Power and Political Economy from Thatcher to Blair : The Great Enemy of Democracy? EPUB
Part of the British Politics and Society series
This book investigates the policies of the Thatcher, Major and Blair governments and their approaches towards concentration of economic and political power.
The 1979â€“2007 British governments have variously been described as liberal or, to use a political insult and a favourite academic label, neoliberal. One of the stated objectives of the Thatcher, Major and Blair governmentsâ€”albeit with differing focal pointsâ€”was to disperse power and to empower the individual. This was also a consistent theme of the first generation of neoliberals, who saw monopolies, vested interests and concentration more generally as the â€˜great enemy of democracyâ€™. Under Thatcher and Major, Conservatives sought to liberalize the economy and spread ownership through policies like Right to Buy and privatisation. New Labour dispersed political power with its devolution agenda, granted operational independence to the Bank of England and put in place a seemingly robust antitrust framework. All governments during the 1979â€“2007 period pursued choice in public services. Yet our modern discourse characterises Britain as beset by endemic power concentration, in markets and politics. What went wrong? How did so-called neoliberal governments, which invoked liberty and empowerment, fail to disperse power and allow concentration to continue, recur or arise?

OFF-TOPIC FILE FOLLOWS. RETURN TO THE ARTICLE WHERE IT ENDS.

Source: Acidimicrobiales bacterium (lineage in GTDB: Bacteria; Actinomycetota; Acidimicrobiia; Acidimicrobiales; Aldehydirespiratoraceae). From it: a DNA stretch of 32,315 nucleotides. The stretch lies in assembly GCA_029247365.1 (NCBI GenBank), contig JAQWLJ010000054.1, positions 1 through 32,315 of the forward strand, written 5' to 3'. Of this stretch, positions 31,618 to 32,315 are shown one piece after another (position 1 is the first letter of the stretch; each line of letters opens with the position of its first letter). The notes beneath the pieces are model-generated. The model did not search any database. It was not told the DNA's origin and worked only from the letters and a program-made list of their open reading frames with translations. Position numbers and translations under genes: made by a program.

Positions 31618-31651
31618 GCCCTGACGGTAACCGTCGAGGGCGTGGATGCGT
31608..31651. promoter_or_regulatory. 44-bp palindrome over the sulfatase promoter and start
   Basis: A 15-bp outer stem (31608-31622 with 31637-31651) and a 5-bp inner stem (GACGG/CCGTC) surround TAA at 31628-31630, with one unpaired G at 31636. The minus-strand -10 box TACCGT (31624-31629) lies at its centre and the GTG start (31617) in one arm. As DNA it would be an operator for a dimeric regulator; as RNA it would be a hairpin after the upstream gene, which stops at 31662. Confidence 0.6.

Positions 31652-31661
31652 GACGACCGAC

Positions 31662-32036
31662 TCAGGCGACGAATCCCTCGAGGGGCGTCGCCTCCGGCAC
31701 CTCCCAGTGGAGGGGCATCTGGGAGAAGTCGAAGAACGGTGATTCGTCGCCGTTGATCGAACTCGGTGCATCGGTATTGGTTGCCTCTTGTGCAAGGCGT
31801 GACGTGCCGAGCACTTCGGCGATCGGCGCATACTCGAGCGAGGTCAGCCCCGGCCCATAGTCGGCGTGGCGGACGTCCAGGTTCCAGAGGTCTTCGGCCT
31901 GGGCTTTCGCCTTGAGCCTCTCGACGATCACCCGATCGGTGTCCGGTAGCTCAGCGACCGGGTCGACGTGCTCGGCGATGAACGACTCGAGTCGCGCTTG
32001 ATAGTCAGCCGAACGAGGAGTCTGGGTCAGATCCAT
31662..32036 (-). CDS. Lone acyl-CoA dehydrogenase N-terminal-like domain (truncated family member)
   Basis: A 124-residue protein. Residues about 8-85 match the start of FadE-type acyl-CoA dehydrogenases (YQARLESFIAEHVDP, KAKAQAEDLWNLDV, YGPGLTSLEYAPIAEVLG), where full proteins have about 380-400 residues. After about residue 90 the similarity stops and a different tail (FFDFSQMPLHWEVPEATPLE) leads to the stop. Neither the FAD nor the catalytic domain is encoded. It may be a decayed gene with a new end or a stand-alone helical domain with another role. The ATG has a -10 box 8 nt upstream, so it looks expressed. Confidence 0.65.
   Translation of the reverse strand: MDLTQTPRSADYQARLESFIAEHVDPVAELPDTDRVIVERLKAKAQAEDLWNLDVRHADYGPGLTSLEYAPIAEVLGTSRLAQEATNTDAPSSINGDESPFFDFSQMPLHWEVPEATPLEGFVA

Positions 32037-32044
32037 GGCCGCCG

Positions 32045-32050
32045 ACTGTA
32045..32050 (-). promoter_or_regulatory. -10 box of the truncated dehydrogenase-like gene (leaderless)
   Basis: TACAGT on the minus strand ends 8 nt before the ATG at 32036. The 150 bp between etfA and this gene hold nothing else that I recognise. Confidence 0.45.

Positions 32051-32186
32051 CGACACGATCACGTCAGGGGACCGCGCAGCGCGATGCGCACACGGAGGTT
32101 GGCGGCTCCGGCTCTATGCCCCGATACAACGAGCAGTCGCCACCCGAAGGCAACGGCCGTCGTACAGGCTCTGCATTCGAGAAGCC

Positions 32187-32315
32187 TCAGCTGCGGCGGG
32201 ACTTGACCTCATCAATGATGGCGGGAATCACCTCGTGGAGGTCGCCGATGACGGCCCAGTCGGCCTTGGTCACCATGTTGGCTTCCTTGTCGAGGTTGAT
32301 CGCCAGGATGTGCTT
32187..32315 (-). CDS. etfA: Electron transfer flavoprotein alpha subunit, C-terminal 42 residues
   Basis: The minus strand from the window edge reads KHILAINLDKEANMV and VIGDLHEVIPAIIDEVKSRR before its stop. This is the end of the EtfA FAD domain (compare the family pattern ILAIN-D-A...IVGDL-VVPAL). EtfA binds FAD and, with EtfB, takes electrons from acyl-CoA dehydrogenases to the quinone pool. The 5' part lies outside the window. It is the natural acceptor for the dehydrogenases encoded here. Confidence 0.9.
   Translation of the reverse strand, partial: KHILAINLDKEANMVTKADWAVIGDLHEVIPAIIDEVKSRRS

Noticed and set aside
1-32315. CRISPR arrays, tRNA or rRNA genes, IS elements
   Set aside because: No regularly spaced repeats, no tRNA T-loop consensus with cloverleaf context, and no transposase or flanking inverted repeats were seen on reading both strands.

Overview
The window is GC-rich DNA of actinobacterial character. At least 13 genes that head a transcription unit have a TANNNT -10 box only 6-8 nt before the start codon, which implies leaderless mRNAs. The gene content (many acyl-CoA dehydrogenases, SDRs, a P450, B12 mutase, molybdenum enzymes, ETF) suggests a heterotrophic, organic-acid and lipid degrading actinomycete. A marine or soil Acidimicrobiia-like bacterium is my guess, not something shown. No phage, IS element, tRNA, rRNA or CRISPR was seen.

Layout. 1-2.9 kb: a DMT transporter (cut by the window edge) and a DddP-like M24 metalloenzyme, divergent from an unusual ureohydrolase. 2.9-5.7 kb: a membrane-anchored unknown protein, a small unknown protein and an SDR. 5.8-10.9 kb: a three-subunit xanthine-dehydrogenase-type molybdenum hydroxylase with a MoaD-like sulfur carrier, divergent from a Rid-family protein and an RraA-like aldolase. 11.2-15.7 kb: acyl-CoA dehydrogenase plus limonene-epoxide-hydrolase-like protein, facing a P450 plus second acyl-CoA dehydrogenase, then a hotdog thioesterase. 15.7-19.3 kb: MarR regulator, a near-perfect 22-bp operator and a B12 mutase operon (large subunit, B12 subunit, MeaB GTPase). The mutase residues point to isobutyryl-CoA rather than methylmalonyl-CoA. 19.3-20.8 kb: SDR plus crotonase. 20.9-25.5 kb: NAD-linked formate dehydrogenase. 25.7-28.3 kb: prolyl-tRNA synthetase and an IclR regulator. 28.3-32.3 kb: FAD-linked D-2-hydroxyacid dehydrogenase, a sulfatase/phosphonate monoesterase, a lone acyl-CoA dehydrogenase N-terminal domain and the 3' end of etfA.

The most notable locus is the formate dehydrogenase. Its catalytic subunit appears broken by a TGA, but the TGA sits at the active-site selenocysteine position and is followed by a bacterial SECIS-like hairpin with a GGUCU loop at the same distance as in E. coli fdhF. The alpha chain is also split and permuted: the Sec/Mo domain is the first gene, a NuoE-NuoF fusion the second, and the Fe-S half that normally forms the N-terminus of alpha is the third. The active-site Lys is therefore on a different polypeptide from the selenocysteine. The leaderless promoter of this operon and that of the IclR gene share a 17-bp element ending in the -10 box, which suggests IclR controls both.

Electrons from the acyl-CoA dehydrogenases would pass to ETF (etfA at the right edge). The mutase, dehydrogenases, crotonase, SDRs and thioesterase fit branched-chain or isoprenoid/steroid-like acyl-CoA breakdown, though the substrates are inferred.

The book will be of interest to students and scholars of contemporary British history, political economy and politics, as well as specific areas of study such as Thatcherism and New Labour.
- PDF from £27.75